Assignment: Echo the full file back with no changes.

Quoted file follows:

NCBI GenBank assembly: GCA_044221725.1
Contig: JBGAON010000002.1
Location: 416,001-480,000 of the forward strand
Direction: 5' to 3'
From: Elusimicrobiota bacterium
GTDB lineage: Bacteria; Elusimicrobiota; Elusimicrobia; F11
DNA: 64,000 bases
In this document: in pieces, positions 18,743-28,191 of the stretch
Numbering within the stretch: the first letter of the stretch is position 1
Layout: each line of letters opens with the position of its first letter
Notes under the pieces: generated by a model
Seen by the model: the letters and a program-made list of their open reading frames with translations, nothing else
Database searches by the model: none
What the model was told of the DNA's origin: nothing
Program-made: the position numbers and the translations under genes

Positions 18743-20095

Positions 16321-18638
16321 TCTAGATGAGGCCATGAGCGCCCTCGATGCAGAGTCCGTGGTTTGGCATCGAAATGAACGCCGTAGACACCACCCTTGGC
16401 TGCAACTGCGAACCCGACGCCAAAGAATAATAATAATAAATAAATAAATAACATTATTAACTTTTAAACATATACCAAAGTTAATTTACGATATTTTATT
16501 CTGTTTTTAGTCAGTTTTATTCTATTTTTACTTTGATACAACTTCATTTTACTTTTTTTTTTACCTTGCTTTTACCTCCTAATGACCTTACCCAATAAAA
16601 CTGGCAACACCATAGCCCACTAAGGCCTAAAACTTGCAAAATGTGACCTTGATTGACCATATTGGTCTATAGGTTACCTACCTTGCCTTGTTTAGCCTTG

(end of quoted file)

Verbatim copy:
NCBI GenBank assembly: GCA_044221725.1
Contig: JBGAON010000002.1
Location: 416,001-480,000 of the forward strand
Direction: 5' to 3'
From: Elusimicrobiota bacterium
GTDB lineage: Bacteria; Elusimicrobiota; Elusimicrobia; F11
DNA: 64,000 bases
In this document: in pieces, positions 18,743-28,191 of the stretch
Numbering within the stretch: the first letter of the stretch is position 1
Layout: each line of letters opens with the position of its first letter
Notes under the pieces: generated by a model
Seen by the model: the letters and a program-made list of their open reading frames with translations, nothing else
Database searches by the model: none
What the model was told of the DNA's origin: nothing
Program-made: the position numbers and the translations under genes

Positions 18743-20095

Positions 16321-18638
16321 TCTAGATGAGGCCATGAGCGCCCTCGATGCAGAGTCCGTGGTTTGGCATCGAAATGAACGCCGTAGACACCACCCTTGGC
16401 TGCAACTGCGAACCCGACGCCAAAGAATAATAATAATAAATAAATAAATAACATTATTAACTTTTAAACATATACCAAAGTTAATTTACGATATTTTATT
16501 CTGTTTTTAGTCAGTTTTATTCTATTTTTACTTTGATACAACTTCATTTTACTTTTTTTTTTACCTTGCTTTTACCTCCTAATGACCTTACCCAATAAAA
16601 CTGGCAACACCATAGCCCACTAAGGCCTAAAACTTGCAAAATGTGACCTTGATTGACCATATTGGTCTATAGGTTACCTACCTTGCCTTGTTTAGCCTTG